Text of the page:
The NBC USA Inc.’s website describes American Baptist College as “an independent college for the National Baptist Convention, USA, Inc.” But Monchiere Holmes-Jones, a spokeswoman for the college, told BP that it “is not directly correlated” with the convention. She did not know whether the NBC USA Inc. contributes any money to the college.
Harris did not respond to Baptist Press’s request for comment by press time.
American Baptist College’s governance has long been “shrouded in mystery,” McKissic said. Though National Baptists have been told the school is “owned and operated” by the NBC USA Inc., it is unclear who appoints trustees or whether the convention funds the college. McKissic believes Young, who was elected as NBC USA Inc. president last year and opposes same-sex marriage, will help clarify questions about American Baptist College’s governance.
Young was not available to comment by press time but may provide comments for a follow-up article in BP, his assistant said.
Harris has not responded to emails or phone calls from McKissic and other concerned pastors, McKissic said. The college’s spokeswoman said Harris has decided not to respond but to let his supporters respond on his behalf. Open letters from supporters are posted on the American Baptist College website.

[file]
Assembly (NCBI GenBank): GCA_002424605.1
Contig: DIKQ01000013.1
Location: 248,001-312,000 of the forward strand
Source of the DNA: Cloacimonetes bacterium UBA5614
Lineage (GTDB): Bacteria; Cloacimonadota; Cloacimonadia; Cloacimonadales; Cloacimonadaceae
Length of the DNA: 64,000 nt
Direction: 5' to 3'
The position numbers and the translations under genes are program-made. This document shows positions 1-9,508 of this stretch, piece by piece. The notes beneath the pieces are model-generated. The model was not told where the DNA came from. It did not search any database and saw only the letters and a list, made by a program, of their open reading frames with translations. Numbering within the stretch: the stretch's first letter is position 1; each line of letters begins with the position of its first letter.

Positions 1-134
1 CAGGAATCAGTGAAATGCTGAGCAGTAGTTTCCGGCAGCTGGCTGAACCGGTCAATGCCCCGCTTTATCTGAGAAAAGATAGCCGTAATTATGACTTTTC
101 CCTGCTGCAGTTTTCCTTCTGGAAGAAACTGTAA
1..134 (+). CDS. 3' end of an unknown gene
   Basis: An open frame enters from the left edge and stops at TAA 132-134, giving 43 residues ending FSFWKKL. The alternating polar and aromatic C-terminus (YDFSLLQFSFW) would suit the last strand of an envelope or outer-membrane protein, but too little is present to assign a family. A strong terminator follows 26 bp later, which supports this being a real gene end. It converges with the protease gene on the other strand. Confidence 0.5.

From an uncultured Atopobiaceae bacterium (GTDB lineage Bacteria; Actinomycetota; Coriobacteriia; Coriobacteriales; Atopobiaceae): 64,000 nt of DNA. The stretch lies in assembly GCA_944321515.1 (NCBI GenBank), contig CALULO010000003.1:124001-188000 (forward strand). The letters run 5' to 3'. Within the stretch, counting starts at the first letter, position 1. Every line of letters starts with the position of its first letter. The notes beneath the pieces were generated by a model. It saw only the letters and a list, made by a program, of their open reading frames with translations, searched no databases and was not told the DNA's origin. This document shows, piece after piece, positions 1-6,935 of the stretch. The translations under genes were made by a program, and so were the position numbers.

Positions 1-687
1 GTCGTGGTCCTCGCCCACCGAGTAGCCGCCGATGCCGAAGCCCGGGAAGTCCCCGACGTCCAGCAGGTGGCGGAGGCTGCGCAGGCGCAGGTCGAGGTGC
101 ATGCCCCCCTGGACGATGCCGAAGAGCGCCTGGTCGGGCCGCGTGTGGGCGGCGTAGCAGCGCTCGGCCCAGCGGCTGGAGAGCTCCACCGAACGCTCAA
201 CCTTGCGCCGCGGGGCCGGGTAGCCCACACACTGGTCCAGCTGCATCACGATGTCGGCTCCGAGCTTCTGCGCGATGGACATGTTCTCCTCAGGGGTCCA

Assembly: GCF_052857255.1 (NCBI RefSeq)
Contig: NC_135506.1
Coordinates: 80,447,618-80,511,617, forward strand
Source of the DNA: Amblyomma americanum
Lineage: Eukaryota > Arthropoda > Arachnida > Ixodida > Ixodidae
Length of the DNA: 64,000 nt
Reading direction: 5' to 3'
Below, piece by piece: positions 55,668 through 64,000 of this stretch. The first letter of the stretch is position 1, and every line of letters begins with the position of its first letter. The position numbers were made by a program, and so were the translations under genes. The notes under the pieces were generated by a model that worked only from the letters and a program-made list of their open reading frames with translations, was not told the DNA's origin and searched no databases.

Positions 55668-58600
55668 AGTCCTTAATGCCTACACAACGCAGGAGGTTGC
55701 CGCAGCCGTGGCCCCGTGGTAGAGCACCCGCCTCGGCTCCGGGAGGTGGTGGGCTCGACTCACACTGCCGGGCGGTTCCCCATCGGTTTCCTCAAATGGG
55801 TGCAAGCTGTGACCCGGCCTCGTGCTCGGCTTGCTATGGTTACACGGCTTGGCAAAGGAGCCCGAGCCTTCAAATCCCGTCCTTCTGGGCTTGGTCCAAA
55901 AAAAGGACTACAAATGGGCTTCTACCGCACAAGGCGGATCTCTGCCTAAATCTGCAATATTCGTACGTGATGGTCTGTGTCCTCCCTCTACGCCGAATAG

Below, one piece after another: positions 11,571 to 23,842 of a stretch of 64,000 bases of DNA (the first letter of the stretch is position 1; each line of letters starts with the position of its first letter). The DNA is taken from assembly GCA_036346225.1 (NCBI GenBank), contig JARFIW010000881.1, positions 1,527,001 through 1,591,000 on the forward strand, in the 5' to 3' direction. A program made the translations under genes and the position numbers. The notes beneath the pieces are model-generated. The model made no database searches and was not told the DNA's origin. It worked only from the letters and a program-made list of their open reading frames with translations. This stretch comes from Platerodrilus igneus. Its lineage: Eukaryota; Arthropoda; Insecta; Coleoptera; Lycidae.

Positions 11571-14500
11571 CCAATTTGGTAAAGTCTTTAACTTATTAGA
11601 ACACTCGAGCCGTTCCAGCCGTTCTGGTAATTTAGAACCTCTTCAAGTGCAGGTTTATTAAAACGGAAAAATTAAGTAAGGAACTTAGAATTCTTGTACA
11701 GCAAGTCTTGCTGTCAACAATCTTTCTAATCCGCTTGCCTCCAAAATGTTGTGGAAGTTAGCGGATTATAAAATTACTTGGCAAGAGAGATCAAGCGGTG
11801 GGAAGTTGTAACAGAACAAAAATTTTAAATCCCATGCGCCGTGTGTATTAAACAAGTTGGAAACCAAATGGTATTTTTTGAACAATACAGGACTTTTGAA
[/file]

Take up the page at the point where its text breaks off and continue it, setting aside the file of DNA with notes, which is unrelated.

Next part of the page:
The controversy over Flunder and other gay-affirming speakers at American Baptist College may help generate discussion about a larger “tension” within the NBC USA Inc. regarding same-sex marriage, McKissic said.
The NBC USA Inc. has not taken a position on same-sex marriage as a convention, but Young announced in January that he would appoint a resolutions committee to develop a position statement on same-sex marriage for National Baptists to vote on later this year, according to McKissic’s blog. Last year, the NBC USA Inc.’s Home Mission Board released a statement instructing board-endorsed military chaplains “not to participate in any activity that implies or condones same sex marriage or same sex union.”
Founded in 1924 as the American Baptist Theological Seminary, American Baptist College was organized “for the training of Negro ministers and religious workers” and was jointly owned by the NBC USA Inc. and SBC. The SBC financially supported the college until 1995, when as a part of the Covenant for a New Century the SBC decided that the school was a “legacy of an age of racial discrimination, when African-American students were not allowed to enroll in the convention-supported seminaries.”
The SBC moved further toward racial inclusion by granting sole responsibility for the institution to the NBC USA Inc., noting that Southern Baptists “are convinced that this is no longer the appropriate structure for Southern Baptist support of African-American Baptist leadership.”
Deeds for the college’s property drafted in 1977 and 1982 specified that the school “may not use or allow the use of the property other than exclusively for the purpose of training persons in Christian theology as interpreted by Baptist doctrine.” A violation of that condition would have resulted in the property being transferred back to the SBC.
In 2011, the SBC’s Executive Committee waived the convention’s rights to 55 acres on which American Baptist College sits, property appraised at $1.7 million at the time.